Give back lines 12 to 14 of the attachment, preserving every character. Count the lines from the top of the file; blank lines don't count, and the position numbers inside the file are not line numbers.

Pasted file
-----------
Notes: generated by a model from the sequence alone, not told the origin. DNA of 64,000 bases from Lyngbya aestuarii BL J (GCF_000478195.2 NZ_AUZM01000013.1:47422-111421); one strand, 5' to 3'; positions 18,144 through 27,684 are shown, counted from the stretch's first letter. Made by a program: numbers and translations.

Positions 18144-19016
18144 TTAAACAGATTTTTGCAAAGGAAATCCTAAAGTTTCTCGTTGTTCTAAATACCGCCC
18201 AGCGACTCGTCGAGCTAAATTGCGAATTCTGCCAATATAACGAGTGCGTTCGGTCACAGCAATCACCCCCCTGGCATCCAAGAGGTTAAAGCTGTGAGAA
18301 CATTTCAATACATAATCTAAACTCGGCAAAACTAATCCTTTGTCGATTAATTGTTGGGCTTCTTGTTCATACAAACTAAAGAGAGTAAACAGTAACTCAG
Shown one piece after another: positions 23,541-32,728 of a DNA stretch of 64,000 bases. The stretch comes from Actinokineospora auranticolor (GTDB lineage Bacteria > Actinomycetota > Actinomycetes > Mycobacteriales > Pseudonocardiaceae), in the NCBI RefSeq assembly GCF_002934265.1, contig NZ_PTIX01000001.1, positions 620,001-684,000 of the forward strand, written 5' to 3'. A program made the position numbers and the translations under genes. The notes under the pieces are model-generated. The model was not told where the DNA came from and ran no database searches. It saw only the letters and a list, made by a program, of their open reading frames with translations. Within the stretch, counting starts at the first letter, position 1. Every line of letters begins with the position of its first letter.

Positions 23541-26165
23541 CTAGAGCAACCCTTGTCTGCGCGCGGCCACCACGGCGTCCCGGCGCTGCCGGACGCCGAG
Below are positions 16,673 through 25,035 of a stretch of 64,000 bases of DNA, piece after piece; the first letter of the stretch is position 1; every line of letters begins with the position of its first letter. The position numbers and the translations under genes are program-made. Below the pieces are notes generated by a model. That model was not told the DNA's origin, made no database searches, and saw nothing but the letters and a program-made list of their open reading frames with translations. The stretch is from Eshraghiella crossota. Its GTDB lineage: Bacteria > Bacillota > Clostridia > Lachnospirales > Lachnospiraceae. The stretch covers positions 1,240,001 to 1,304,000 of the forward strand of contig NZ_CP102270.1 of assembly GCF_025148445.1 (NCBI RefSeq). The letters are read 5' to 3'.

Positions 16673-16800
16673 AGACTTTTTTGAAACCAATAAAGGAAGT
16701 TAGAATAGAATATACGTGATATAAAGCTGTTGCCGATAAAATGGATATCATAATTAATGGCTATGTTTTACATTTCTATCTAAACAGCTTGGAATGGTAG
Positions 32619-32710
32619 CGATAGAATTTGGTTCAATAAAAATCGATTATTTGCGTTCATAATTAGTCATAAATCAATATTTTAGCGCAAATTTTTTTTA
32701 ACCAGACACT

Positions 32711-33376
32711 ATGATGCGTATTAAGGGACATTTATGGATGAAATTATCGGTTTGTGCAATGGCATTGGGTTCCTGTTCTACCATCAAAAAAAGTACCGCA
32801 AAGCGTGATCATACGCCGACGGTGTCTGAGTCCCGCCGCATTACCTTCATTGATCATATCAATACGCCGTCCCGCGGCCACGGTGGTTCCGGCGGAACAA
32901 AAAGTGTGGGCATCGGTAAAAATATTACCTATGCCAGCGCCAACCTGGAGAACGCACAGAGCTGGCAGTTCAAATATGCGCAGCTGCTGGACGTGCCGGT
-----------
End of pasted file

16701 TAGAATAGAATATACGTGATATAAAGCTGTTGCCGATAAAATGGATATCATAATTAATGGCTATGTTTTACATTTCTATCTAAACAGCTTGGAATGGTAG
Positions 32619-32710
32619 CGATAGAATTTGGTTCAATAAAAATCGATTATTTGCGTTCATAATTAGTCATAAATCAATATTTTAGCGCAAATTTTTTTTA